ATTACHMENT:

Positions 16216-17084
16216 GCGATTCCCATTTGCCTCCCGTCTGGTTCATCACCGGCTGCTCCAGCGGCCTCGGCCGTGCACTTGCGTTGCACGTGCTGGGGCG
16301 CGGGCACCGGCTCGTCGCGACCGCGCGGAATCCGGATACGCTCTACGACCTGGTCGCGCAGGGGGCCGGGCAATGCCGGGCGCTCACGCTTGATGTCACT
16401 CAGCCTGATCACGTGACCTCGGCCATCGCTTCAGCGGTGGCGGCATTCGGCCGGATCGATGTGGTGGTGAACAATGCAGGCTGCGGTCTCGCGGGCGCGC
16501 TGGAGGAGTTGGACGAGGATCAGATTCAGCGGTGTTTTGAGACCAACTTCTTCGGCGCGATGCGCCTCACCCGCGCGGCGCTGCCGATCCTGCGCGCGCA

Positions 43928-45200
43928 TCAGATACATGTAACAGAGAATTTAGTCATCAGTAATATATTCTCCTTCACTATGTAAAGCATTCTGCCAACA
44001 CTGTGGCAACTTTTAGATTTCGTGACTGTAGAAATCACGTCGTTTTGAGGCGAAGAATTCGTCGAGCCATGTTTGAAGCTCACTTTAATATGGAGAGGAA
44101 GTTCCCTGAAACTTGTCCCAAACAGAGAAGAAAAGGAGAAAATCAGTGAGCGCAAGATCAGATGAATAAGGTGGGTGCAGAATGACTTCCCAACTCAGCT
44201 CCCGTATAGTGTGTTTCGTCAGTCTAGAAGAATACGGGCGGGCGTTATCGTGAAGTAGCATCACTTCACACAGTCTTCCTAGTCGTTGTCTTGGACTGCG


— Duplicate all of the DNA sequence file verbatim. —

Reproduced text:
Positions 16216-17084
16216 GCGATTCCCATTTGCCTCCCGTCTGGTTCATCACCGGCTGCTCCAGCGGCCTCGGCCGTGCACTTGCGTTGCACGTGCTGGGGCG
16301 CGGGCACCGGCTCGTCGCGACCGCGCGGAATCCGGATACGCTCTACGACCTGGTCGCGCAGGGGGCCGGGCAATGCCGGGCGCTCACGCTTGATGTCACT
16401 CAGCCTGATCACGTGACCTCGGCCATCGCTTCAGCGGTGGCGGCATTCGGCCGGATCGATGTGGTGGTGAACAATGCAGGCTGCGGTCTCGCGGGCGCGC
16501 TGGAGGAGTTGGACGAGGATCAGATTCAGCGGTGTTTTGAGACCAACTTCTTCGGCGCGATGCGCCTCACCCGCGCGGCGCTGCCGATCCTGCGCGCGCA

Positions 43928-45200
43928 TCAGATACATGTAACAGAGAATTTAGTCATCAGTAATATATTCTCCTTCACTATGTAAAGCATTCTGCCAACA
44001 CTGTGGCAACTTTTAGATTTCGTGACTGTAGAAATCACGTCGTTTTGAGGCGAAGAATTCGTCGAGCCATGTTTGAAGCTCACTTTAATATGGAGAGGAA
44101 GTTCCCTGAAACTTGTCCCAAACAGAGAAGAAAAGGAGAAAATCAGTGAGCGCAAGATCAGATGAATAAGGTGGGTGCAGAATGACTTCCCAACTCAGCT
44201 CCCGTATAGTGTGTTTCGTCAGTCTAGAAGAATACGGGCGGGCGTTATCGTGAAGTAGCATCACTTCACACAGTCTTCCTAGTCGTTGTCTTGGACTGCG